Friday, June 03, 2005

Did the Nixon White House have prior knowledge that Bremer would assassinate Wallace? 

A lone gunman, acting alone, leaving a diary—or not?

But which one? Back in the day, there very so very many lone gunmen, acting alone, leaving diaries... It's almost as if all these operations events had something in common...

Anyhow, did anyone in the Nixon White House have prior knowledge that Arthur Bremer was going to assassinate George Wallace? Tinfoil hat time? Not really. The Wallace family seemed to think so. And Nixon's behavior at the time was even weirder than usual.

Will Bunch brings our attention to some WaPo content: an actually, honest-to-gosh scoop that seems to have been overlooked in the orgy of Deep Throat coverage:

For the first time, Woodward

There's a pony in here!
-- relying on information that he got from the No. 2 CIA man back in 1972 --added some key new details to President Richard Nixon's strangely suspicious behavior after the shooting that crippled Alabama Gov. George Wallace, the most serious political threat to the president's re-election that year. The growing mound of information about White House meddling in the probe of deranged would-be assassin Arthur Bremer is enough to suggest a re-opening of the investigation of the probe:
[WaPo]That evening, Nixon called Felt -- not Gray, who was out of town -- at home for an update. It was the first time Felt had spoken directly with Nixon. Felt reported that Arthur H. Bremer, the would-be assassin, was in custody but in the hospital because he had been roughed up and given a few bruises by those who subdued and captured him after he shot Wallace. "Well, it's too bad they didn't really rough up the son of a bitch!" Nixon told Felt. Felt was offended that the president would make such a remark. Nixon was so agitated and worried, attaching such urgency to the shooting, that he said he wanted full updates every 30 minutes from Felt on any new information that was being discovered in the investigation of Bremer.

It's important for the White House to stay atop a political assassination case, and that Nixon would take some special interest in the matter in an election year is hardly surprising. But why would the president seem so agitated, and make so many phone calls, on what in essence seemed an open-and-shut case of a lone gunman?

This passage is from a 1997 Washington Post story involving some of the tapes. It begins with a White House meeting that night of May 15, 1972, between Nixon and Chuck Colson, his aide who today is a prominent born-again Christian [SIC] activist:

"Is he [Bremer] a left-winger or a right-winger?" Nixon asked. "Well, he’s going to be a left-winger by the time we get through, I think," Colson replied. "Good," Nixon said, chuckling. "Keep at that. Keep at that." Colson’s lieutenant, soon-to-be Watergate burglar E. Howard Hunt, told the Senate Watergate Committee in 1973 that he was told to get into Bremer’s Milwaukee apartment simply to find out "what kind of a kook this guy is," but the idea really was to salt the place with McGovern for president literature. With the FBI on the verge of obtaining a search warrant, Colson was worried only that it might be a bit too late.

In the end, Colson canceled the operation. The FBI had the apartment sealed. But the next morning, at a meeting with Colson and top aides H.R. Haldeman and John D. Ehrlichman, Nixon was still urging a White House-inspired media campaign about Bremer, with tidbits to be obtained from FBI Director L. Patrick Gray. "You got Pat Gray, he will be an accomplice," Nixon says in confident tones. "Use him. And use Colson’s outfit—you know, to sneak out things. I mean, you do anything. I mean, anything!"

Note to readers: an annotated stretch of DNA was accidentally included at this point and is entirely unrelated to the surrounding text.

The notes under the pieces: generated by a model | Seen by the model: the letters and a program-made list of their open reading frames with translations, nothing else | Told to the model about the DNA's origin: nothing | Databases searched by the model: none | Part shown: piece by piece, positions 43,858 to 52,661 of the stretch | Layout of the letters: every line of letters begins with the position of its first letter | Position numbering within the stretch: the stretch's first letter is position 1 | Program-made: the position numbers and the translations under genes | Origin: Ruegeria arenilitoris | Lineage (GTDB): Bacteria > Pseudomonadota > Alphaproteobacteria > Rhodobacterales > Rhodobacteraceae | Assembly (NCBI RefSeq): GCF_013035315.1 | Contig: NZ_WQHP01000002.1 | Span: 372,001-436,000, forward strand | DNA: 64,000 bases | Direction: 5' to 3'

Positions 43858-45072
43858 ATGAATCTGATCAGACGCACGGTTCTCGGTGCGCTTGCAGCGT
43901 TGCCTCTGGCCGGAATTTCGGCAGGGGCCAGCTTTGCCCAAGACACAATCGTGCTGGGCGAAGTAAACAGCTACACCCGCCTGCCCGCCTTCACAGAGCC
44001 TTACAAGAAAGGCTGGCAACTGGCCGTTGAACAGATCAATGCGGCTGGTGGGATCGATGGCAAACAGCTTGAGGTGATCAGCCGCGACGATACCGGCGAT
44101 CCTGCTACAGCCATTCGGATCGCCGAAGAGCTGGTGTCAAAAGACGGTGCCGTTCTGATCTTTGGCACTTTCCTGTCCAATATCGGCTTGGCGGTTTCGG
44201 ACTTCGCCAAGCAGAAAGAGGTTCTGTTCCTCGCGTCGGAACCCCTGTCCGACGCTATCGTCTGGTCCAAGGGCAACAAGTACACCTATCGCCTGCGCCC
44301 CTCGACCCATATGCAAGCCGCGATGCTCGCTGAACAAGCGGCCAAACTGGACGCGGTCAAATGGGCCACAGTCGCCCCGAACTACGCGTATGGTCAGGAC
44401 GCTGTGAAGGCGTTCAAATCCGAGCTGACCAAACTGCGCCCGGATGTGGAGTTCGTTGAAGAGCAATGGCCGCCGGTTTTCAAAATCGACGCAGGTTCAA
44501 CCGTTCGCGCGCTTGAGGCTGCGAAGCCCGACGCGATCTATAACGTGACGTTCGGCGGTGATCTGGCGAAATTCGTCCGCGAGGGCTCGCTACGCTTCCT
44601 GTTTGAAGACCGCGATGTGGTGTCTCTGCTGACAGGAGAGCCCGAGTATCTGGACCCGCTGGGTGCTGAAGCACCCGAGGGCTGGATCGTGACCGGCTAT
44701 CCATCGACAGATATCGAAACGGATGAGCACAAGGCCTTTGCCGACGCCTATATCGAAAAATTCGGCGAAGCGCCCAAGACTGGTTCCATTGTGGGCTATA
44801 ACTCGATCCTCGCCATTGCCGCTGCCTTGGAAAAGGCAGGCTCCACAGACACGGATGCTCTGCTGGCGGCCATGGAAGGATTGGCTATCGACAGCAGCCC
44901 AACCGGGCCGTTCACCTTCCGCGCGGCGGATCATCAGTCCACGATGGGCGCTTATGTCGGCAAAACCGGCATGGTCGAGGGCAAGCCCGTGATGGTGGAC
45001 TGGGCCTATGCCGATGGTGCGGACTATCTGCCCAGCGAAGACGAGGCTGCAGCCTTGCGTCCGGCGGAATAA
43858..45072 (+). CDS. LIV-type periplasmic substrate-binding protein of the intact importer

Maybe this is all very sleazy, hardball politics. Or maybe this is something worse. Could the "agitated and worried" Nixon have been concerned that Hunt and his team of "White House plumbers" -- arrested at the Watergate Hotel just 33 days later -- would somehow be linked to Bremer through one of their rogue operations.

The key question in any crime is cui bono?, or who benefits? With Wallace surging in the Democratic primaries, he might have launched another third-party bid, one which could have out-performed his 1968 showing of 13 percent -- and cost Nixon a close election.

Before Wallace died in 1998, his family asked the case be re-opened -- specifically to examine the actions of Nixon's aides. From a Dec. 14, 1992, Associated Press story (Nexis -- no link): The FBI should reinvestigate the 1972 shooting of former Gov. George C. Wallace, his son said, to learn if there is any truth to a report that the attack was discussed in the Nixon White House.

George Wallace Jr. said Saturday he asked President-elect Clinton to reopen the investigation and that he also wants a congressional inquiry. Wallace said he doesn't believe then-President Nixon had any knowledge of the assasination attempt before the shooting. "My question is, did anyone else involved in Nixon's campaign have prior knowledge?" he said. That was 13 years ago -- but it's not too late. In fact, the key players -- Hunt, Colson, Liddy -- are all alive and in good health. They may know more about why their boss was so agitated about Arthur Bremer. In 2005, with "Deep Throat's" final leak, we're still wondering what did all the president's men know, and when did they know it? (via PNI Online)

Interesting. But since Colson is now a Christian [cough] activist, maybe we could just ask him; after all, it's a sin to lie...

And please refer all mail containing the words "tinfoil hat" to The Department of No! They Would Never Do That!

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